Yesterday I was the makeup artist as a promotional work for a great designer Bobbie Yvonne Kingsbury www.thefashionauthority.com for a photo shoot for Vocess magazine at the Tampa Museum of Art and I just thank the Lord it was a beautiful day in Tampa Bay because I had to do all the makeup outside in a park. Although this may sound strange to a person who lives outside the world of photo shoots, this is normal to us that do. Even though the lighting was perfect everything else proved to be a challenge. The chair was low and awkward and the sun was too bright for the model to look up for eye application. Worse still I had a bug fly right into my mascara wand.Yuck! Being the consummate professional I just acted like it was no big deal because frankly in this world, it isn’t.
During my 21 year career (I was the youngest National Makeup Artsit for Chanel at a ripe age of… nevermind) you come across many challenges doing makeup, especially when you’re freelance AND working on site. I remember one July I was working on an infomercial in Tampa, FL and the shoot was in the middle of nowhere on a remote plot of land that my model had just purchased. It was high noon, hot and sticky without a cloud in the sky. Without even the mere sniff of a breeze I set up my mini table and pulled out my big guns, a brand new box of tissues. I immediately knew my model was going to be sweating so I just smiled and said, “You’re doing fine, you just get your lines right and then we can get out of this heat.” By the time it was over the cast and crew were all burnt out, their clothes were soaked and we had given a whole new meaning to the word dehydration. Even though I’m not accustomed to carrying an umbrella when it’s raining I now make sure I have one in my car at all times!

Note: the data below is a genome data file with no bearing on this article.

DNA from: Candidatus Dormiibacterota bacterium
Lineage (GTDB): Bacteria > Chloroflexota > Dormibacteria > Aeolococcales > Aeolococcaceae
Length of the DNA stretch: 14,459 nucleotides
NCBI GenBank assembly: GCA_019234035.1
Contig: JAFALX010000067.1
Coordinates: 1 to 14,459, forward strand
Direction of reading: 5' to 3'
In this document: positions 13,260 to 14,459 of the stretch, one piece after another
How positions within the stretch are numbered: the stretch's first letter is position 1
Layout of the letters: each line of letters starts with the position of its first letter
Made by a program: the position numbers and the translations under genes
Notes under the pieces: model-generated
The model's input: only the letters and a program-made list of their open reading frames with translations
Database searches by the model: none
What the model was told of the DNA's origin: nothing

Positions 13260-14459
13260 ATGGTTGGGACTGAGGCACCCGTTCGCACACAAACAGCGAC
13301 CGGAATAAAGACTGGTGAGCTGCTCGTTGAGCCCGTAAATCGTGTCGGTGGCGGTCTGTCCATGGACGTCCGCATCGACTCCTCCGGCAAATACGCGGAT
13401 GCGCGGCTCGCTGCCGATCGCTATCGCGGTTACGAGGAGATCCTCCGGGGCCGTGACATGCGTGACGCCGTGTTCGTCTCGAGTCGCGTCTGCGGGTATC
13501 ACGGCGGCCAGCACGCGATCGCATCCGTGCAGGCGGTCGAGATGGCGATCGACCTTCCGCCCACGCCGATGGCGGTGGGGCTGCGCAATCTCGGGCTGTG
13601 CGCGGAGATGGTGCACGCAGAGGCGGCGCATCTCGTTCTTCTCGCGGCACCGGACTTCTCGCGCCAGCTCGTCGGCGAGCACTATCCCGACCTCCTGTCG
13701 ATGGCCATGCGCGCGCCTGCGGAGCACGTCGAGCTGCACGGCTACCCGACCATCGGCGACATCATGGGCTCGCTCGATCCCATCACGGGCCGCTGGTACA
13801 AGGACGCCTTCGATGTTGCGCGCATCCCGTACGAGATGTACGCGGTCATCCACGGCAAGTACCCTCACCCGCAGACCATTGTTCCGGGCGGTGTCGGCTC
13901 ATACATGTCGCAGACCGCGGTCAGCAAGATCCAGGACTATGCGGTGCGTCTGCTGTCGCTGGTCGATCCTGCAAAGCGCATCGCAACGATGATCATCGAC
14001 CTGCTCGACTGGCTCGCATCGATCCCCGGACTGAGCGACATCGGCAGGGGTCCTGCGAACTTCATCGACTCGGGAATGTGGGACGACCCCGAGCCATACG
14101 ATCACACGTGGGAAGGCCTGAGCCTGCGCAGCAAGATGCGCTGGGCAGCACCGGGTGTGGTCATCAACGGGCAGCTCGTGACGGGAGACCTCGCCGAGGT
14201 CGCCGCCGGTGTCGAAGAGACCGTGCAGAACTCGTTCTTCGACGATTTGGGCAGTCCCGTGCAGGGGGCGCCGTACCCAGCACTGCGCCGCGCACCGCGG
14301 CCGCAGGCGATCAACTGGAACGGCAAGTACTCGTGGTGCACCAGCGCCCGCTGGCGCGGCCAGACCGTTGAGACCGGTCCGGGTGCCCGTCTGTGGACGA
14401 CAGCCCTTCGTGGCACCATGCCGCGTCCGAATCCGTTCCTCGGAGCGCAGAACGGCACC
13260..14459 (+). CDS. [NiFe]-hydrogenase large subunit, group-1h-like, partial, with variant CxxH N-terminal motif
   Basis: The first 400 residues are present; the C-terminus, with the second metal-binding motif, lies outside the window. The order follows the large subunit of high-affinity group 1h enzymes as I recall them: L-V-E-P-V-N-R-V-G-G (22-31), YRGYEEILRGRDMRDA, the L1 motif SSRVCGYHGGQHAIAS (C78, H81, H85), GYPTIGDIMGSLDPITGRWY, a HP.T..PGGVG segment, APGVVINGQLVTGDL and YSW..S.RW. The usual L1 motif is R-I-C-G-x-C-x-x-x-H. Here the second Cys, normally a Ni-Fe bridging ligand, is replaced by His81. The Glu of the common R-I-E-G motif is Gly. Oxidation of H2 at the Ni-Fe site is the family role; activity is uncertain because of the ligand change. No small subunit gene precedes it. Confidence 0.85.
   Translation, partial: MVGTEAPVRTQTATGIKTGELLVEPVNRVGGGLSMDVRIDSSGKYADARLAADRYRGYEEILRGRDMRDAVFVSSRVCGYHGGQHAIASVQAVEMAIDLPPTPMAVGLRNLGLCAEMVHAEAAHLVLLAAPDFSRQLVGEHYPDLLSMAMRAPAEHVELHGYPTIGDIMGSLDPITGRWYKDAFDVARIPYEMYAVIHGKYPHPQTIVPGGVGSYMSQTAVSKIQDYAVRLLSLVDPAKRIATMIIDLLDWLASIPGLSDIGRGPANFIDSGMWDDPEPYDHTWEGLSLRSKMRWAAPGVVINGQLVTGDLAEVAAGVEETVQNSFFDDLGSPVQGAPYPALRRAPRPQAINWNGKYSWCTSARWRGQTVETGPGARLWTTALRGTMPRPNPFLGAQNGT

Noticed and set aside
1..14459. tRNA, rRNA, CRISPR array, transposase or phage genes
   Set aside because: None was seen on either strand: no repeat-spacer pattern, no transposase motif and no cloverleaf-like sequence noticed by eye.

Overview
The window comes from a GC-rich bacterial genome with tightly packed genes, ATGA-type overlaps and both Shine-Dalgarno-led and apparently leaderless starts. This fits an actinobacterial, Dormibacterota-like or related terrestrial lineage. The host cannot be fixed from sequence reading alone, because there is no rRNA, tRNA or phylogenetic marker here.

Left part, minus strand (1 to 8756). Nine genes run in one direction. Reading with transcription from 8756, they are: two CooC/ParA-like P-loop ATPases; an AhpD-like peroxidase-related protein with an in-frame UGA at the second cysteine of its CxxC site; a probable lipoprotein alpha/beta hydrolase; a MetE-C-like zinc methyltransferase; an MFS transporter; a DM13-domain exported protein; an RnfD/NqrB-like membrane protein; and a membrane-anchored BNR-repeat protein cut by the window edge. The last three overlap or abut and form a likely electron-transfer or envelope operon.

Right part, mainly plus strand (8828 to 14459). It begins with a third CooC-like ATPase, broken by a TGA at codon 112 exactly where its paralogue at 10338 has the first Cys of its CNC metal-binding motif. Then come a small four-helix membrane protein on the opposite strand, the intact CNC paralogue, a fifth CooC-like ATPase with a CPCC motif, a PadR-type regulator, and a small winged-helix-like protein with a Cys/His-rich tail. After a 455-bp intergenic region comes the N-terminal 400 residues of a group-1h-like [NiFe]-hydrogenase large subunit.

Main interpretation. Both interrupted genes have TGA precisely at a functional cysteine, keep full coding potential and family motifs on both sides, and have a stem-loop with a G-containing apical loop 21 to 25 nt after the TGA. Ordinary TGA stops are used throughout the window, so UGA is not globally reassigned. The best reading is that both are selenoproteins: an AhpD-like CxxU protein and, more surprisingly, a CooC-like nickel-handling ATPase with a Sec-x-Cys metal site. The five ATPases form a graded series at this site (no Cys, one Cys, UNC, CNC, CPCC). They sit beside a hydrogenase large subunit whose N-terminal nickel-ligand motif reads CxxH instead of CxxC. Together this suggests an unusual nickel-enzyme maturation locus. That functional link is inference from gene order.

I have worked in smelly hotel rooms with no air conditioning, beach sidewalks, poorly lit bathrooms, dirty living rooms, a pool hall (I have to say though the pool table did make an excellent surface ) a hotel lobby and even the back seat of a car. In our world as long as you have your makeup organized and a face to work on, you just pull a Tim Gunn and say to yourself, “Make it work!”
And finally here is a tip for any makeup artists and crew members on a shoot, anything and everything can and will happen. It’sall about being flexible and professional at all times, period. Remember to smile and to always think, this is just a part of the world I’m so blessed and happy to be working in. I certainly have otherwise I wouldn’t have lasted this long. Make it work!